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Thousands of businesses have used Microsoft ASP.NET to build professional, dynamic websites. In this course, web developer David Gassner demonstrates the tools needed to build and deploy a dynamic site using ASP.NET 3.5 or 4.5. Covering everything from installing and configuring Visual Web Developer 2008 or Visual Studio Express 2012 for Web and SQL Server Express to creating web form pages, this course is designed to give beginning and intermediate developers hands-on experience.
ASP.NET 3.5 includes a set of components known as the authentication or security components. These components can be dropped into ASP.NET pages to configure a website that you want to be authenticated. That is, that you want a user to have to login to, to have access to either the entire website or to various components of the website. For the demonstrations in this chapter, I'll use the security website. I'll build the login form using an existing file called Login.aspx. After I open the file, I'll then click the Design button to look at the page in Design mode.
You will see that this is a very simple ASP.NET page. It does not include the standard header control that I have used in other parts of the website. When the login form is presented, you typically don't want to present the Application menu, for example. So here, I'm only presenting the actual banner graphic at the top of the page. And otherwise, this is a completely blank page. The first step to implementing a security system is to create a login form. That's what I'll do with this page. With the file open, go to the Toolbox panel and pin it into place if it's not already setup that way. Then open the Toolbox panel's Login category. You will see a number of components listed there including the Login, the LoginView, the CreateUserWizard and others.
The first step is to create an object called Login Status. The Login Status object detects whether a user is currently logged in. Drag the Login Status object and place it inside the empty paragraph. You will see that the Login Status object has two views, the Logged Out view which is displayed when the user is logged out and the Logged In view that's displayed when the user is logged in. For the Login page, we are primarily concerned with the Logged Out view, what the user sees when they are logged out.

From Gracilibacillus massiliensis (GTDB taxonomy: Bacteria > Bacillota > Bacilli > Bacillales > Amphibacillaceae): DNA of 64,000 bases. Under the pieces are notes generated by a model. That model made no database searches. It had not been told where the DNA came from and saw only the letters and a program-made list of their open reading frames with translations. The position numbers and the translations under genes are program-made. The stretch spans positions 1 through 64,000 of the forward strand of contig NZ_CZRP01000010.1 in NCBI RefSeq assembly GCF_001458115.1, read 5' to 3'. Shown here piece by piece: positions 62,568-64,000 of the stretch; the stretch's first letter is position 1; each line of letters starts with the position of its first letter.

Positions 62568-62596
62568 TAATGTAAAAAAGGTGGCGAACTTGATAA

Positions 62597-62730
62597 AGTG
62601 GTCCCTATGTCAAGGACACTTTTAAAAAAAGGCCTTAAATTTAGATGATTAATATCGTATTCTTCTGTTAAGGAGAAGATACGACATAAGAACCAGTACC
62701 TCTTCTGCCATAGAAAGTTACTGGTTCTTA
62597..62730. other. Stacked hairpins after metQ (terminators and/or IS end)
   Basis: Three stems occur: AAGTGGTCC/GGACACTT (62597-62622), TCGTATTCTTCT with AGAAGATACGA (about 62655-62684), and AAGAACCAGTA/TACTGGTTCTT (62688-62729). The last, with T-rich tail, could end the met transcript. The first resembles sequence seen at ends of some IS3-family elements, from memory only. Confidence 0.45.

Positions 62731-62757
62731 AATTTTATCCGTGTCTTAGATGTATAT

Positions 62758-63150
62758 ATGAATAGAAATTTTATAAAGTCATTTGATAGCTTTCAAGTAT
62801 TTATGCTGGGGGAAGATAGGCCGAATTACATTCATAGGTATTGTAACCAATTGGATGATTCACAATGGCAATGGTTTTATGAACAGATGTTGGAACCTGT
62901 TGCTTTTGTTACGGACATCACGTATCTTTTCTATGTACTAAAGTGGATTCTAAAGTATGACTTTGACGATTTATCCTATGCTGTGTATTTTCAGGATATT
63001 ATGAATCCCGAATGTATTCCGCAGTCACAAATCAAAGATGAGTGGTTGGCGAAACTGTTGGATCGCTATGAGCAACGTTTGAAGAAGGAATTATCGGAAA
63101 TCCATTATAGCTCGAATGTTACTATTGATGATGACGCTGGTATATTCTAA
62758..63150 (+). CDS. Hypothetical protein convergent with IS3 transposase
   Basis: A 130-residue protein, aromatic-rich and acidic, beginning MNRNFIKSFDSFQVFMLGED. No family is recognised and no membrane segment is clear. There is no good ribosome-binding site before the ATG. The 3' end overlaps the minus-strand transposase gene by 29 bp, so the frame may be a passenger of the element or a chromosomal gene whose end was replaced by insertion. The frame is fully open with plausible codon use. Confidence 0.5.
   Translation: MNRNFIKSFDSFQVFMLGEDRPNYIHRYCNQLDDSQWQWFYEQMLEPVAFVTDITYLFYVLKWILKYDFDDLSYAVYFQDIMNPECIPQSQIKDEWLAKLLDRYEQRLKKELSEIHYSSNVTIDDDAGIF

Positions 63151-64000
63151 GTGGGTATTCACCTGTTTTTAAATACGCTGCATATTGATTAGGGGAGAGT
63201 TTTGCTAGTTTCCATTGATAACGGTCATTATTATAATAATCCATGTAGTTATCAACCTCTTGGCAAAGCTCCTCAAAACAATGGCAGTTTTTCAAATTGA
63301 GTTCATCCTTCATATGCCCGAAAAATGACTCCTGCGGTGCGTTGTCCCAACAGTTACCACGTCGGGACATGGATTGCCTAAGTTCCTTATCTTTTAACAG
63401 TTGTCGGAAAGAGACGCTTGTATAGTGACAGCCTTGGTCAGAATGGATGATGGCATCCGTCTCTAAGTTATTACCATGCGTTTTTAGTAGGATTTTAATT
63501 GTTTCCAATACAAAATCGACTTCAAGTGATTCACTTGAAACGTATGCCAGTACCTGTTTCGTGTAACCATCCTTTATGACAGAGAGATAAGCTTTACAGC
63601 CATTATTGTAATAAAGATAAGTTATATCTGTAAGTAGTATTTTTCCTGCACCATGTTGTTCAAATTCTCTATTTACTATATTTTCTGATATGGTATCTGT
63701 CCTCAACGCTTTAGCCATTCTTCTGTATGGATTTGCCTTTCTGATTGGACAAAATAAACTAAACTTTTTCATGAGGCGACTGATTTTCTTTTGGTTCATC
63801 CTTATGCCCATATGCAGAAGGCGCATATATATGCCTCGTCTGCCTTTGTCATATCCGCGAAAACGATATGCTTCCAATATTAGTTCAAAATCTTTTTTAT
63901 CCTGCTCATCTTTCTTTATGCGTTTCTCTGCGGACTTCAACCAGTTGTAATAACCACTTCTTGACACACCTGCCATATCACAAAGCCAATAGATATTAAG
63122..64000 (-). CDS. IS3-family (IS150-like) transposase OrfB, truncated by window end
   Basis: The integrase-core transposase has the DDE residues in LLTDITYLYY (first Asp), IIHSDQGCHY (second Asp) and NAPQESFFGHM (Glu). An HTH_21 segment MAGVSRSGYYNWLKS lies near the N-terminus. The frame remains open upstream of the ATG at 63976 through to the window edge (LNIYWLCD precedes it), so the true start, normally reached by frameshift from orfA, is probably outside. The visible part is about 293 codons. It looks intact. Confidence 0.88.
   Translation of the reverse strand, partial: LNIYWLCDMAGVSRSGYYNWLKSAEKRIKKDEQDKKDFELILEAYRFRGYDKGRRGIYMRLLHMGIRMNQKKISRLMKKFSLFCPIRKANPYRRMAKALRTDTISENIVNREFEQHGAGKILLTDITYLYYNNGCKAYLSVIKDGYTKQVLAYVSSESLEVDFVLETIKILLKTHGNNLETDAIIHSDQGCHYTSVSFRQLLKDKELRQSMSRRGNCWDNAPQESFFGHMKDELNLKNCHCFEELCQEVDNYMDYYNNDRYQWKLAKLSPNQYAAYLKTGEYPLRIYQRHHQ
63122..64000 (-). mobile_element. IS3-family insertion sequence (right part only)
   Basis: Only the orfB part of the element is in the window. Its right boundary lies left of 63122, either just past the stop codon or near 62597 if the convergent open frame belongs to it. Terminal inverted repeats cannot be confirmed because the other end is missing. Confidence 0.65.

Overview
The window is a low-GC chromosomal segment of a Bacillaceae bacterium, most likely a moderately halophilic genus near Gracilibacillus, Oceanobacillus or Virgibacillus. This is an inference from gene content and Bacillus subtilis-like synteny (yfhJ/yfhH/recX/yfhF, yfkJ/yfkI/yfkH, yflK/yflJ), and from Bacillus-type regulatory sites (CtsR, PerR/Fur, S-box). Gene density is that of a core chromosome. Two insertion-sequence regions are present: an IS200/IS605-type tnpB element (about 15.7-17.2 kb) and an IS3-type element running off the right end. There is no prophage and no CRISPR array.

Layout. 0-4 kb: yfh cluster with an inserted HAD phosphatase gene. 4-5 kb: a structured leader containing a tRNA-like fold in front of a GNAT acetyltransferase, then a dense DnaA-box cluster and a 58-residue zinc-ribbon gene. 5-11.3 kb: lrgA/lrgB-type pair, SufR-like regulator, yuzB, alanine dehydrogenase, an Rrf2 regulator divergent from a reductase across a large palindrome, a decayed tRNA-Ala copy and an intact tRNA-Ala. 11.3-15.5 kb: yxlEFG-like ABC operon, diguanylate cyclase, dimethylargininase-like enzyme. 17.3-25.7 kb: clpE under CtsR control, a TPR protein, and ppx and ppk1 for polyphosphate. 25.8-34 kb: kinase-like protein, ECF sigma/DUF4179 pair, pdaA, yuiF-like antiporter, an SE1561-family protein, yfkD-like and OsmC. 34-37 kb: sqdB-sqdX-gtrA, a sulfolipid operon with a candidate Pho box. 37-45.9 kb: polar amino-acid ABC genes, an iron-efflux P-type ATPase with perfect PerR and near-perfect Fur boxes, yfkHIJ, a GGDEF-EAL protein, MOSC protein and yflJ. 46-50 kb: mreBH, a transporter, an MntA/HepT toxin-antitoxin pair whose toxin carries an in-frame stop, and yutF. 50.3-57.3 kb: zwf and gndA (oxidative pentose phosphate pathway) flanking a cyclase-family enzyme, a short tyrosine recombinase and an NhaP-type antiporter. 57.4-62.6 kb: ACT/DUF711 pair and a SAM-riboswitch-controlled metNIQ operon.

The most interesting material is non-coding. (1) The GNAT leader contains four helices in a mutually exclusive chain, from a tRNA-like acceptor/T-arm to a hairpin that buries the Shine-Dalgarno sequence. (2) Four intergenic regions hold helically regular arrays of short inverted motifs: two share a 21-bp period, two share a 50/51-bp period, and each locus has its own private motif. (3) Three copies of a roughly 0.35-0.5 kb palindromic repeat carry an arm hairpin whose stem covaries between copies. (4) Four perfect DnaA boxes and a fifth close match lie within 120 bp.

Set the Views option to Logged Out, the original setting. Then go back to the Login category and locate the Login component and drag and drop that and place it directly on top of the Login Status object. You will see that it drops in above the Login Status. And it creates a data entry form that asks the users for their username and their password. You can select the Auto Format option and choose one of the standard looking fields. I'll choose the Simple look which matches the formatting that I have applied to other components in the website, and I'll click OK. Now press Ctrl+S to save and then run the page selecting Debug > Start Without Debugging. The login form asks for the username and password. I haven't actually created user names and passwords yet, but I can go ahead and type in values. I'll type in my name, David and then a password and click Log In. There's a good bit of activity going on the first time I use the page. I'll explain what's going on in a moment.
But when the Login page is finished processing, I see the message 'Your login attempt was not successful.' Please try again. So that's the beginning of creating the login architecture. Now here's what was going on in the background. The first time you run the Login page, the .NET Framework automatically creates a database. I'll go to the App_Data folder, which is automatically created in all ASP.NET websites that are created in Visual Web Developer. And I'll click the Refresh button at the top of the Solution Explorer panel, and you will see a new file has been created called ASPNETDB.MDF. That's an SQL Server database, which is actually being stored locally with the website. Then I'll go to the Database Explorer panel and show that a data connection has been created that connects to that database.
I will open the database file and open it's tables list and you will see that the database structure has been populated automatically with the number of tables. They are all prefixed with aspnet and then there's an underscore character and then there's the name of the table. I will describe the purpose of many of these tables in a later video. But you've successfully created your login page and you've also successfully created a database to store user names, passwords and other aspects of the authentication system.
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